We had my Valentine’s cake for lunch and my Valentine loves it! I’m really happy since I had never baked with beet juice before so I had no idea what the result would be. I’m also glad to have discovered Fabbri Amerena cherries which was a direct result of my planning for this cake when I was doing an ingredient search for delectable red edibles. Since we don’t consume alcohol it’s wonderful to find something that can turn a simple sparkling water beverage into a sophisticated mocktail in addition to making a dessert shine.Continue reading “Valentine’s Day Cake & Amarena Cherry Mocktails”
I’ve just set the table for Valentine’s Day weekend (we can stretch that day out!) after I ironed a vintage red and white gingham linen tablecloth. I enjoy ironing old linens and the sound of the steam, it’s relaxing. I’ll be pairing red-colored cake decorations that are absent of artificial coloring: ruby chocolate and wild Italian cherries that come in a beautiful ceramic jar I plan to save and reuse. This morning I crafted my recipe for our Valentine cake that will use organic beet juice for coloring the batter. I’ve also been admiring some old Valentines…Continue reading “Hot and Steamy Valentine’s Day Preparations”
I’m ashamed that I once felt ashamed about finding so much joy from simply gazing outside my windows.Continue reading “Winter Light”
Oh dear. Simple, beautiful living is being pathologized by the media, natch. Granted, Instagram influencers can take an authentic way of life and turn it into an unattainable aesthetic which is part of their charm, I suppose, for those who find that aspirational. #cottagecore, which I had never heard of before until this morning when I read this CNN article, “Cottagecore has us yearning for a bygone era that never was” that prompted this blog post, is once such ideal. Apparently much of the way I’ve been living since I left NYC in 1985 (as well as millions of people without hashtags) share a lot of the cottagecore values. I do live in a cottage with two acres of woods, for starters!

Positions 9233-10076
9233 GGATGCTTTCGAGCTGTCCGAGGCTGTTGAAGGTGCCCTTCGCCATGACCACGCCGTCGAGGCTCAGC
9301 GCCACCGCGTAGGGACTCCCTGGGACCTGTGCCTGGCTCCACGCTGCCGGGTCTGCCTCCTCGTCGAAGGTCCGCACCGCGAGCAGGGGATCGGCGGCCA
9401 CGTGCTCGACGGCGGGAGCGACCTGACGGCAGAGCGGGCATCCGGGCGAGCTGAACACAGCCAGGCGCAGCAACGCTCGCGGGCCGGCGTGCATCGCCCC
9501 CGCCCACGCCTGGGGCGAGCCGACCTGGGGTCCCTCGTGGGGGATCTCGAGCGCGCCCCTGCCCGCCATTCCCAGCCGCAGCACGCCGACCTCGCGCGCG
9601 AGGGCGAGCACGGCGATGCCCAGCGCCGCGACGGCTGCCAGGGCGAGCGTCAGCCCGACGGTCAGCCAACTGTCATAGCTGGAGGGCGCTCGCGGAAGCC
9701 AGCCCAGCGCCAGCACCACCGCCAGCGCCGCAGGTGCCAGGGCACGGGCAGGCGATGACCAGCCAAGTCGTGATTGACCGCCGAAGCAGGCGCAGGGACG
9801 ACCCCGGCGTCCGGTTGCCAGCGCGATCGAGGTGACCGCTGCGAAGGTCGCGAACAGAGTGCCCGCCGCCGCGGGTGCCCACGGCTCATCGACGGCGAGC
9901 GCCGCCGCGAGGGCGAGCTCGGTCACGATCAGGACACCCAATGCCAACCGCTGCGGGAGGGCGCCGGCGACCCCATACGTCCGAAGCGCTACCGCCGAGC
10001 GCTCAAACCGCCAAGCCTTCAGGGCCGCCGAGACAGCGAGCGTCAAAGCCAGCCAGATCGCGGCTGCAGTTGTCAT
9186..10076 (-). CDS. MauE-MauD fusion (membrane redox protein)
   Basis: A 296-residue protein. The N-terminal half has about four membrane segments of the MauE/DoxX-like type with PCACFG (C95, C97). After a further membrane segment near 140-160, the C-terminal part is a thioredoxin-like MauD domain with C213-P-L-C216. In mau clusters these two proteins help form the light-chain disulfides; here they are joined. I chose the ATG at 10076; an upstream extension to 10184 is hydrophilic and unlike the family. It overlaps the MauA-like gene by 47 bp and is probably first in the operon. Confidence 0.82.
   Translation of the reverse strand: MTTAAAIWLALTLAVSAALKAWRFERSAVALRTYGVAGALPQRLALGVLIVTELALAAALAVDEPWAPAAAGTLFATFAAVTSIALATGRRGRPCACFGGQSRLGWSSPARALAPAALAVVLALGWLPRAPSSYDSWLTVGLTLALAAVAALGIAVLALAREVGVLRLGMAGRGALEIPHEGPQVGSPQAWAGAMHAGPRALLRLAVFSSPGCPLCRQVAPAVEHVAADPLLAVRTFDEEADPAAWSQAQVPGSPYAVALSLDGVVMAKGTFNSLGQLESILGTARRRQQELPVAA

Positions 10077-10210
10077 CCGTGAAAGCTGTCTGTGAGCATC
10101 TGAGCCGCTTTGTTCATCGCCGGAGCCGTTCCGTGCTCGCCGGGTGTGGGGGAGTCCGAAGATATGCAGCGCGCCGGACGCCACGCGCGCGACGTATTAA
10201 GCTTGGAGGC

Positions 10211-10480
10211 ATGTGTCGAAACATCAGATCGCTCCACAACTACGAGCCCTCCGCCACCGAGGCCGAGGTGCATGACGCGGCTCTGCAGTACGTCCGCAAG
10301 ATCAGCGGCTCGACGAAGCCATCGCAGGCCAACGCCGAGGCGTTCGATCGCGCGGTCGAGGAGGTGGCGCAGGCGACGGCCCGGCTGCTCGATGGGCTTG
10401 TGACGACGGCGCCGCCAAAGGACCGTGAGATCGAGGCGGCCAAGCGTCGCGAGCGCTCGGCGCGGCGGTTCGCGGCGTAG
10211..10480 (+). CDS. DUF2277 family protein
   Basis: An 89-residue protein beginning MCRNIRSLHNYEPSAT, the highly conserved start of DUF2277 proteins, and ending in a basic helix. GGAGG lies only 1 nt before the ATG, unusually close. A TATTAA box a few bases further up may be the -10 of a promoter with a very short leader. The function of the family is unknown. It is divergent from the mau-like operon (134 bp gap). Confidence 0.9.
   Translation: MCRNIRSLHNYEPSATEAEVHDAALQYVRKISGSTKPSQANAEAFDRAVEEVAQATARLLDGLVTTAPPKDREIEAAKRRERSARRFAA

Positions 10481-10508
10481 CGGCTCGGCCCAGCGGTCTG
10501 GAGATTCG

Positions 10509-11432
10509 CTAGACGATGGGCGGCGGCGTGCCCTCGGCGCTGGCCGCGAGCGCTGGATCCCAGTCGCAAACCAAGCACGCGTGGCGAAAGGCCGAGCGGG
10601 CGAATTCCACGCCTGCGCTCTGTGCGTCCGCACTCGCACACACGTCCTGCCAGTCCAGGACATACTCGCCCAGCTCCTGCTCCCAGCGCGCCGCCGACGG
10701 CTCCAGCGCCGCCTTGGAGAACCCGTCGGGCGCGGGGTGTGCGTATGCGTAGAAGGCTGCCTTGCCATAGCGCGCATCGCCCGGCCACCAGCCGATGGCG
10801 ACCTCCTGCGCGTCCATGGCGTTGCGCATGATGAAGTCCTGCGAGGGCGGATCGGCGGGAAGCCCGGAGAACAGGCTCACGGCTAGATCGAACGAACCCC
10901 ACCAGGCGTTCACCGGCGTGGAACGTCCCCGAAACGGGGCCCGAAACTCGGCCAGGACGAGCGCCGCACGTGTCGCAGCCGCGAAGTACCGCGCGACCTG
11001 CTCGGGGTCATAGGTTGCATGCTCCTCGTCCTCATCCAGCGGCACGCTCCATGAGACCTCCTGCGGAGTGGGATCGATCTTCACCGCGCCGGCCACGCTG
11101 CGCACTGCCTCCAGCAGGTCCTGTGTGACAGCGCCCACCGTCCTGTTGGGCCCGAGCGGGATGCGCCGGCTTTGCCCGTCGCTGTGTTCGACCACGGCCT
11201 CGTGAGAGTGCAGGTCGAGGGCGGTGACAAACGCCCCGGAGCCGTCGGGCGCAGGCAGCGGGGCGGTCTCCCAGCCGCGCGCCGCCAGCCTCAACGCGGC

Here’s the problem with the critics: They embrace a toxic “ideal” that’s out of touch with a healthy reality while denouncing simple living as being irresponsible and a form of cowardly retreat:
“As much as a life filled with gallivanting across the countryside picking berries and baking scones might sound ideal, most people have responsibilities at home.“
OK, rant on:Continue reading “In Defense of “Cottagecore” (aka Simple Living & Homemaking)”
Pictured is the dinner I made last night and it was outstanding! The breast meat was exceptionally tasty and tender as were the legs. The carrot’s sweetness was enhanced and the potatoes were soft and rich. As a bonus there was a nice pan gravy to pour over it all. I used a 4 1/2 pound LaBelle-Patrimoine Heritage chicken, organic carrots and organic yellow potatoes roasted in a vintage 13″ cast iron skillet. The chicken did not come trussed (legs tied together) and I didn’t have any twine on hand so I decided to wing it and prepare the bird in her un-lady like position. This ending up working to my advantage and you’ll see why in my recipe I’m sharing with you here.Continue reading “Recipe: Cast Iron Skillet Oven Roasted Rebel Chicken”